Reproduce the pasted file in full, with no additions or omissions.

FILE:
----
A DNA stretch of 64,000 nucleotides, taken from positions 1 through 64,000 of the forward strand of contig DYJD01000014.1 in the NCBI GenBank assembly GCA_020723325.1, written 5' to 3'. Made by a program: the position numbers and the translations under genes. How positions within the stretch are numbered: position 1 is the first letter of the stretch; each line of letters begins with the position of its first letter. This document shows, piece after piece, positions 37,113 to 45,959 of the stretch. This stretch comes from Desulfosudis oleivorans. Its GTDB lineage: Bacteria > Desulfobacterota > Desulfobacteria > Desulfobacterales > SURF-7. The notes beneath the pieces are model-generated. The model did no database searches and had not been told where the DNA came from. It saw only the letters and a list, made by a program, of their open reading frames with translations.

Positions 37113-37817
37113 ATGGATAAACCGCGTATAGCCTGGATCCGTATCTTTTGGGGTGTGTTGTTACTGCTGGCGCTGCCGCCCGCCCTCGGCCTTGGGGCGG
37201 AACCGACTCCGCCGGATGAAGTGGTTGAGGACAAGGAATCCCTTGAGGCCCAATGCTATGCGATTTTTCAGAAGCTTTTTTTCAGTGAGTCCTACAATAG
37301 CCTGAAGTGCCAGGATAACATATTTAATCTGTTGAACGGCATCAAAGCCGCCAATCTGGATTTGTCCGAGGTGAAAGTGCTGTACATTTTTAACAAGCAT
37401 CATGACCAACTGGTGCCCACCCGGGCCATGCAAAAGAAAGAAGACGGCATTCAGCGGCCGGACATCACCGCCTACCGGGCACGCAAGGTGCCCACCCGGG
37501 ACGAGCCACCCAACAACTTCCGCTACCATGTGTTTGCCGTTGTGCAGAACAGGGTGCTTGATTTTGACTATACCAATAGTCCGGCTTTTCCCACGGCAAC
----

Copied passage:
A DNA stretch of 64,000 nucleotides, taken from positions 1 through 64,000 of the forward strand of contig DYJD01000014.1 in the NCBI GenBank assembly GCA_020723325.1, written 5' to 3'. Made by a program: the position numbers and the translations under genes. How positions within the stretch are numbered: position 1 is the first letter of the stretch; each line of letters begins with the position of its first letter. This document shows, piece after piece, positions 37,113 to 45,959 of the stretch. This stretch comes from Desulfosudis oleivorans. Its GTDB lineage: Bacteria > Desulfobacterota > Desulfobacteria > Desulfobacterales > SURF-7. The notes beneath the pieces are model-generated. The model did no database searches and had not been told where the DNA came from. It saw only the letters and a list, made by a program, of their open reading frames with translations.

Positions 37113-37817
37113 ATGGATAAACCGCGTATAGCCTGGATCCGTATCTTTTGGGGTGTGTTGTTACTGCTGGCGCTGCCGCCCGCCCTCGGCCTTGGGGCGG
37201 AACCGACTCCGCCGGATGAAGTGGTTGAGGACAAGGAATCCCTTGAGGCCCAATGCTATGCGATTTTTCAGAAGCTTTTTTTCAGTGAGTCCTACAATAG
37301 CCTGAAGTGCCAGGATAACATATTTAATCTGTTGAACGGCATCAAAGCCGCCAATCTGGATTTGTCCGAGGTGAAAGTGCTGTACATTTTTAACAAGCAT
37401 CATGACCAACTGGTGCCCACCCGGGCCATGCAAAAGAAAGAAGACGGCATTCAGCGGCCGGACATCACCGCCTACCGGGCACGCAAGGTGCCCACCCGGG
37501 ACGAGCCACCCAACAACTTCCGCTACCATGTGTTTGCCGTTGTGCAGAACAGGGTGCTTGATTTTGACTATACCAATAGTCCGGCTTTTCCCACGGCAAC